One reason why my consulting practice continues to grow is my history of helping clients create three different types of New York Times bestsellers, including new fiction, new non-fiction, and backlist non-fiction. Hitting that list just once is hard enough, but achieving success three different ways is incredibly rare.
I’m proud of those achievements and happy for my clients’ success. And, if you visit my website, I make sure you’re aware of my unique accomplishments. Since those feats are historical fact, there’s no need to hide or minimize the truth.
However, you might be surprised by how many of clients forget to promote their own accomplishments. Even though some of them hit the bestseller lists, they’ve yet to update their books’ Amazon page or their personal website with details about those awards (yes, I’ve reminded them to do it). When people surf their webpages, they think they’re looking at just another average author. That’s a lot of lost sales due to a simple oversight.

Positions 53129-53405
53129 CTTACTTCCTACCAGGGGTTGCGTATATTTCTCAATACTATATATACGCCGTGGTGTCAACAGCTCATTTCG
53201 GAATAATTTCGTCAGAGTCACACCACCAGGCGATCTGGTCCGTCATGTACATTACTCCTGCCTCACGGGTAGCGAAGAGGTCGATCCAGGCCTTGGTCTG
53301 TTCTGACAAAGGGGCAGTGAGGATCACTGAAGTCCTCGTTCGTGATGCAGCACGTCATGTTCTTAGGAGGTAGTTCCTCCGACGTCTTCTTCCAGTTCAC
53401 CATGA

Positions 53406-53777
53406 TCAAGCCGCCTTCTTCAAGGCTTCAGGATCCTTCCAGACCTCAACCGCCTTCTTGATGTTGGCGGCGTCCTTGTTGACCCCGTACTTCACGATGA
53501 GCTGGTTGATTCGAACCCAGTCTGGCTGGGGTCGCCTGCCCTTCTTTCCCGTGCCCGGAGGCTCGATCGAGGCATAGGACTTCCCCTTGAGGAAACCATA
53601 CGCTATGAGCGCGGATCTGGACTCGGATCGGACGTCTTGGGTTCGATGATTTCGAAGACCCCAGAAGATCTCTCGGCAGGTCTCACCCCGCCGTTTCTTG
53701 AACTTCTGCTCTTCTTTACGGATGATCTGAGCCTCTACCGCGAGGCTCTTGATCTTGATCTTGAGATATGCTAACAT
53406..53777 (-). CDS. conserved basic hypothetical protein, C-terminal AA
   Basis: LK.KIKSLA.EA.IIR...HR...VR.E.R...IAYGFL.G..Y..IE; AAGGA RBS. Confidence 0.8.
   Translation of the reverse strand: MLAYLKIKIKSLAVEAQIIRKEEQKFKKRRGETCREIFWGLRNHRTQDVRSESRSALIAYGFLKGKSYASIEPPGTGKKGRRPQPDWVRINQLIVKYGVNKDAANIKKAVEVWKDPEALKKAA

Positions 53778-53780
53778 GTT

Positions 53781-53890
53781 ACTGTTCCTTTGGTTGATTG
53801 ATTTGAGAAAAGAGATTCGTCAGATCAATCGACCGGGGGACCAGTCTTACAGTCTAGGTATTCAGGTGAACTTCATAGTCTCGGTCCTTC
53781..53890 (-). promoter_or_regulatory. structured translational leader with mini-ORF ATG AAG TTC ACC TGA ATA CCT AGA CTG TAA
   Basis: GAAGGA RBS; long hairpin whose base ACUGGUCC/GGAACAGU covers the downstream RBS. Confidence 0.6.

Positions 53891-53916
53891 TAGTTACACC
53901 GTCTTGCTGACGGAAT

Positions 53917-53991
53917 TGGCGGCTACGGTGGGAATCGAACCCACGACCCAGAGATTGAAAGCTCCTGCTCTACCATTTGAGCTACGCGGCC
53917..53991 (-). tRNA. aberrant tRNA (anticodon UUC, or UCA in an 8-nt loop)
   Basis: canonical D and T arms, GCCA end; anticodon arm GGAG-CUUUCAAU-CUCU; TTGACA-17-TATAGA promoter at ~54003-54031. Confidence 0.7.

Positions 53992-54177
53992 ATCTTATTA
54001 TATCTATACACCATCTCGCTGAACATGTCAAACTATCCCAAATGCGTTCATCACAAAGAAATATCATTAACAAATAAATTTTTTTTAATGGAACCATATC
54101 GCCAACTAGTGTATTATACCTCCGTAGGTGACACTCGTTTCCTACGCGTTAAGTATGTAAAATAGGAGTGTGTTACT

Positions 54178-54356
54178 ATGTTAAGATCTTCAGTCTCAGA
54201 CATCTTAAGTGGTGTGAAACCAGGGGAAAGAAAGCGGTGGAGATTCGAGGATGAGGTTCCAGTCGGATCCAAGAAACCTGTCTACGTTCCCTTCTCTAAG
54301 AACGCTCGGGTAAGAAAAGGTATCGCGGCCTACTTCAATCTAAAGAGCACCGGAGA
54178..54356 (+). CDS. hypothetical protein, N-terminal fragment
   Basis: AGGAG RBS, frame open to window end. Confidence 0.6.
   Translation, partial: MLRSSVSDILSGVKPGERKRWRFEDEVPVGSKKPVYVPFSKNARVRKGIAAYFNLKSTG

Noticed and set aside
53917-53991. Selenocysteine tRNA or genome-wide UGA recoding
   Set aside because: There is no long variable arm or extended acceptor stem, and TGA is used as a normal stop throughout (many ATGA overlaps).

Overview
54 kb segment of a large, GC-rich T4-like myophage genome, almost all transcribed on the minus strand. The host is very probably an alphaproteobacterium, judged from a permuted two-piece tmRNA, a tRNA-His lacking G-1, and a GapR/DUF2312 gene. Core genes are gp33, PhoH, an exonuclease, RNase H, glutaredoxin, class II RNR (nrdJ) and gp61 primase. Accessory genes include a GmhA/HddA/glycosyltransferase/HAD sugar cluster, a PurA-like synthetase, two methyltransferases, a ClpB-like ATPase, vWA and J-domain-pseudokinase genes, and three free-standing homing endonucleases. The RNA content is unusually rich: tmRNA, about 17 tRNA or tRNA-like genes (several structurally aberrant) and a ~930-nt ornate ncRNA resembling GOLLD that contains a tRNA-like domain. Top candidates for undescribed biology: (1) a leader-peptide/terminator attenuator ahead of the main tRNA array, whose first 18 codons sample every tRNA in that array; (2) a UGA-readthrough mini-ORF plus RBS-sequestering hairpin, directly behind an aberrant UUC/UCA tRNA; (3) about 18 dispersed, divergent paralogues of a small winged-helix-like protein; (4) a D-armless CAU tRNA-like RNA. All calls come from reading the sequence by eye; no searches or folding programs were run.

The purpose of marketing is to persuade people to purchase. However, persuasion occurs based on the words you use – or forget to use. Language is the power of the sale. People aren’t persuaded by promotional text that is boring, laced with false humility, or fails to describe your achievements. Use language to your advantage.
Here’s the application: If your company is #1 in its field, boldly state it on all promotional materials. If you’ve won a national award, plaster your bio and website with that accolade. If you’ve hit a big bestseller list, update your author bio and book description with that achievement. If your non-profit has distributed over $10 million in aid, lead your marketing text with that accomplishment.
Put simply…if you’ve got it, flaunt it!